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Top Tunes in October

Our Favorite New Music from the Blue Ridge and Beyond

Every month our editors curate a playlist of new music, mainly focusing on independent artists from the South. In October we’re highlighting new tunes from Iron & Wine, Caleb Caudle, and the Smithereens. 

Lee Fields 

“Sentimental Fool”

Soul singer Lee Fields recently inked a deal with Daptone Records, which will release his new album, “Sentimental Fool,” on October 28. The title track finds Fields flexing his pipes through a retro R&B ballad, admitting his judgment is clouded by emotions amid an airtight, slow-burning groove and gentle horn accents. – J.F. 

Iron & Wine 

“That’s How You Know”

Lori McKenna is a prolific song scribe who’s penned hits for Carrie Underwood and Tim McGraw, but her own catalog of recorded work has been underappreciated. During the early days of the pandemic, Sam Beam, who performs as Iron & Wine, found solace in McKenna’s songs, which is expressed on the new covers EP, “LORI.” McKenna released the original version of “That’s How You Know” in 2011 as a deeply effecting piano ballad about realizing that devastating heartbreak has finally subsided. In Beam’s hands, the song takes on a haunting, ethereal quality that is enhanced with backing vocals from Sima Cunningham and Macie Stewart of the band Finom. – J.F. 

John Fullbright 


Glancing to the heavens and ruminating on the infinite expanse of space is generally a surefire reminder of our insignificance in the grand scheme of the universe. John Fullbright, returning with his first album in eight years, flips that narrative on its head on “Stars,” where—alone with his piano and a voice bursting with ragged emotion—he gazes skyward and rediscovers love, significance, and conviction as he communes with the cosmos and the divine. – D.S.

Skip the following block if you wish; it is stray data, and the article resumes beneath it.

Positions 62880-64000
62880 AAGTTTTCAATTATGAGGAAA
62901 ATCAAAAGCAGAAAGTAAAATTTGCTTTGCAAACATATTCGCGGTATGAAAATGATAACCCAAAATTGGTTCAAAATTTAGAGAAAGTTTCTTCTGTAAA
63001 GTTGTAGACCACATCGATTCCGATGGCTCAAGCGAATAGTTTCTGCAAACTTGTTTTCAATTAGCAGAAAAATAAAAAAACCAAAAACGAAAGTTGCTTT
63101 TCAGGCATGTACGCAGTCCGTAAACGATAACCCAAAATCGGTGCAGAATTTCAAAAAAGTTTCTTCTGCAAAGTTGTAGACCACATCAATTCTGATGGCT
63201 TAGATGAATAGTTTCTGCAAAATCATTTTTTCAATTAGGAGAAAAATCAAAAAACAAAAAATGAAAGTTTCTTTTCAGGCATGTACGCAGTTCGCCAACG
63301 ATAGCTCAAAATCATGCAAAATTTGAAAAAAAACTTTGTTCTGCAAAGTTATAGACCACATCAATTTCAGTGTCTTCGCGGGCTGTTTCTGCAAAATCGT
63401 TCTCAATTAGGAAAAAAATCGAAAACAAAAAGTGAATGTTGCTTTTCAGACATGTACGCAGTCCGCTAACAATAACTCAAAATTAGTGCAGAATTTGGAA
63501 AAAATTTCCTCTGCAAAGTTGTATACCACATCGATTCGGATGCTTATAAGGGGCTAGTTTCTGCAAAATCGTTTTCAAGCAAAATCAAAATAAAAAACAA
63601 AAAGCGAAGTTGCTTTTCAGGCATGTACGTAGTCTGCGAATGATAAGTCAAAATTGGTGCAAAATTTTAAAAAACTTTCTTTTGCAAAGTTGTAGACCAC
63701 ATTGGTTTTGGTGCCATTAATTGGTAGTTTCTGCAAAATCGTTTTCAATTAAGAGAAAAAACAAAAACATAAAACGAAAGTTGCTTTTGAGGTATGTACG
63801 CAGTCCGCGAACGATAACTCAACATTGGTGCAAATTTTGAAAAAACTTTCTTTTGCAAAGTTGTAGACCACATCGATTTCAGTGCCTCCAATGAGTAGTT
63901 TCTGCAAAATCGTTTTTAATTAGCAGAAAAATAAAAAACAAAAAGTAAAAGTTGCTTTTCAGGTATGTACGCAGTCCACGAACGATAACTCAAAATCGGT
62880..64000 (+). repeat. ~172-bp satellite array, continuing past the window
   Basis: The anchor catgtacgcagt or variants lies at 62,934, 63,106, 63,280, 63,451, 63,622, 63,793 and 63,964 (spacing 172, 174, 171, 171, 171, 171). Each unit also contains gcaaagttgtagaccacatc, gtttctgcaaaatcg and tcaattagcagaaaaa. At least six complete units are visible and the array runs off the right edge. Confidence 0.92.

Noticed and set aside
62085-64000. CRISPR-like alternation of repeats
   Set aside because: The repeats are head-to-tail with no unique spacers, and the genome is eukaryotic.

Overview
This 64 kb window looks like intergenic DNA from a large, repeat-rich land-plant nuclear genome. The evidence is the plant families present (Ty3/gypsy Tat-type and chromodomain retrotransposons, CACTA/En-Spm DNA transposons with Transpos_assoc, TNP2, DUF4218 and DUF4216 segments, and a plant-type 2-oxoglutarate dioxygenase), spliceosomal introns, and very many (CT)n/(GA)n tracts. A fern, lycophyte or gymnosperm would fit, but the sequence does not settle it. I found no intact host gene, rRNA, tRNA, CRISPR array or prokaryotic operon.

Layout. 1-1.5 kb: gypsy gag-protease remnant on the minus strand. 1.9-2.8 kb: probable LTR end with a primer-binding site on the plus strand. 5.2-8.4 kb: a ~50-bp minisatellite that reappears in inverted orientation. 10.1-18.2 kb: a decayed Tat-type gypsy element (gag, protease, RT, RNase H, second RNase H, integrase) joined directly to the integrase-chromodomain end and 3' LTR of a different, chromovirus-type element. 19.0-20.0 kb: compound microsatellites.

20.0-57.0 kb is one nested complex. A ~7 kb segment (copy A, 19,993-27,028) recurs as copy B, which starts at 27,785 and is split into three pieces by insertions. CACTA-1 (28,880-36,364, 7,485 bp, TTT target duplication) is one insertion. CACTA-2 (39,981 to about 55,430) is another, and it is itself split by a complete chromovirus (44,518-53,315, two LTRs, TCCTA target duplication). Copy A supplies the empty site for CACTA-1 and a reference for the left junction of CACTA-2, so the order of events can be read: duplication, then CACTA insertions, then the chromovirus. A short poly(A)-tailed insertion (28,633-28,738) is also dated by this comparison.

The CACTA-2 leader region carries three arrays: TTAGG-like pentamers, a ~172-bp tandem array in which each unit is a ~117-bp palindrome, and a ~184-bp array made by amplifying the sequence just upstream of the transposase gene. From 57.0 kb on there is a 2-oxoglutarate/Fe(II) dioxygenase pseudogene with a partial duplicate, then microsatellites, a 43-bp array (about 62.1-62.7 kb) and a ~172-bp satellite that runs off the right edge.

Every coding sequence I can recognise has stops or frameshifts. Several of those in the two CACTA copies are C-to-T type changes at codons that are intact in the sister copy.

Caleb Caudle  

“I Don’t Fit In”

Caleb Caudle’s new record, “Forsythia,” kicks off with this ode to the uncertain. Recorded under the guidance of John Carter Cash and featuring guest work by Sam Bush, Jerry Douglas, and Elizabeth Cook, among others, Caudle weaves the story of a man in flux, searching for his place in the world while that world swirls around him. Caudle entered the Cash Cabin to record this project fearful that this might be his last album, but songs like this prove it should be anything but. – D.S.



The songs of indie soul outfit Whitney often offer heavy reflections through easygoing jams. “Memory” fits the mold, as singer Julien Erhlich ruminates on mortality while a buoyant groove carries his gentle falsetto. “I can’t hide from bad dreams / Where I think I’m turning into a memory,” he sings, while vibrant keys carry his sentiment of accepting human fate. It’s a standout from the band’s new album, “SPARK,” which was released in September. – J.F.

The California Honeydrops 

“In Your Arms”

After recording a collection of cover tunes from the confines of home during the pandemic, the members of The California Honeydrops finally reconvened, after a two year absence, in an Oakland studio to put together their newest release, “Soft Spot.” Their latest single, “In Your Arms,” is righteous vintage soul, with a groovy bass line, punchy horns, and Lech Wierzynkski’s silky smooth vocals. Fresh off a summer of festival gigs and a headlining spot at Red Rocks, the Honeydrops are in the midst of a tour sure to find them in front of packed houses from coast to coast. – D.S.

Khruangbin and Vieux Farka Touré  “Tongo Barra”

Cool collab alert: Texas psych-rock trio Khruangbin have teamed up with Malian singer-guitarist Vieux Farka Touré on the new album, Ali, which came out in late September. The record was made to honor the legacy of Touré’s late father, Ali Farka Touré, a guitar ace and renowned pioneer of African desert blues music. “Tongo Barra” is an apt tribute, mixing swirling fret work, a deep-pocket funk groove, and powerful singing from Vieux Farka, who, in a statement about the album said: “It is about the love that Ali brought into the world.” – J.F.

 The Smithereens 

“Outta This World”

Caught in record label limbo in 1993, The Smithereens dropped into a New York City studio and, over the course of a month, laid down the tracks for a record they wanted to release on their own label. They probably didn’t bank on that record, now appropriately entitled “The Lost Album,” finally being released nearly thirty years later. “Outta This World,” with its fuzzed-out guitars, driving rhythm, and Pat DiNizio’s distinctive vocals, serves as a reminder of the halcyon garage rock days of the 1990s and proves the record was worth the wait. – D.S.

Photo Cover: Sam Beam, who performs as Iron & Wine. Photo by Josh Wool

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